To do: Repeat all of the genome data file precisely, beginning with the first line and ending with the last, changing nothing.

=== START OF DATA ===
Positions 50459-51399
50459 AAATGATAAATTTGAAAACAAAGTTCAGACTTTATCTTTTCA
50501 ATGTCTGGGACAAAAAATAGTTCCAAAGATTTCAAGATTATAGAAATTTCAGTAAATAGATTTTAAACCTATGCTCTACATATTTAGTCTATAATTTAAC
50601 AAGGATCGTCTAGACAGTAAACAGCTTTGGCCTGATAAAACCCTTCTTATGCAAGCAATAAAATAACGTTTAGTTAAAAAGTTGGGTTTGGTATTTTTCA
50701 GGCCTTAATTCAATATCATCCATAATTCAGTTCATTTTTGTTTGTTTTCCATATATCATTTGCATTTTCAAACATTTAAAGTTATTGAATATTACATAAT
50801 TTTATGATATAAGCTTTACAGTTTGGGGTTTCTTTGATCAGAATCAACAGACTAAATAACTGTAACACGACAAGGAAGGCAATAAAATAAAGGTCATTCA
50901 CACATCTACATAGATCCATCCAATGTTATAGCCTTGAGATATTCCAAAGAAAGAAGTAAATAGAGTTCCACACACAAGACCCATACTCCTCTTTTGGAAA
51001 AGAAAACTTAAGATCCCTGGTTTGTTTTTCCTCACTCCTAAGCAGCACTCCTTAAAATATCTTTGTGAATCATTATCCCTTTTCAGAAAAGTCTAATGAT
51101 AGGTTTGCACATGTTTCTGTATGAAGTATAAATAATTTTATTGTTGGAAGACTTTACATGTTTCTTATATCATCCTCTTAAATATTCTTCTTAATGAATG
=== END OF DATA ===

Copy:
Positions 50459-51399
50459 AAATGATAAATTTGAAAACAAAGTTCAGACTTTATCTTTTCA
50501 ATGTCTGGGACAAAAAATAGTTCCAAAGATTTCAAGATTATAGAAATTTCAGTAAATAGATTTTAAACCTATGCTCTACATATTTAGTCTATAATTTAAC
50601 AAGGATCGTCTAGACAGTAAACAGCTTTGGCCTGATAAAACCCTTCTTATGCAAGCAATAAAATAACGTTTAGTTAAAAAGTTGGGTTTGGTATTTTTCA
50701 GGCCTTAATTCAATATCATCCATAATTCAGTTCATTTTTGTTTGTTTTCCATATATCATTTGCATTTTCAAACATTTAAAGTTATTGAATATTACATAAT
50801 TTTATGATATAAGCTTTACAGTTTGGGGTTTCTTTGATCAGAATCAACAGACTAAATAACTGTAACACGACAAGGAAGGCAATAAAATAAAGGTCATTCA
50901 CACATCTACATAGATCCATCCAATGTTATAGCCTTGAGATATTCCAAAGAAAGAAGTAAATAGAGTTCCACACACAAGACCCATACTCCTCTTTTGGAAA
51001 AGAAAACTTAAGATCCCTGGTTTGTTTTTCCTCACTCCTAAGCAGCACTCCTTAAAATATCTTTGTGAATCATTATCCCTTTTCAGAAAAGTCTAATGAT
51101 AGGTTTGCACATGTTTCTGTATGAAGTATAAATAATTTTATTGTTGGAAGACTTTACATGTTTCTTATATCATCCTCTTAAATATTCTTCTTAATGAATG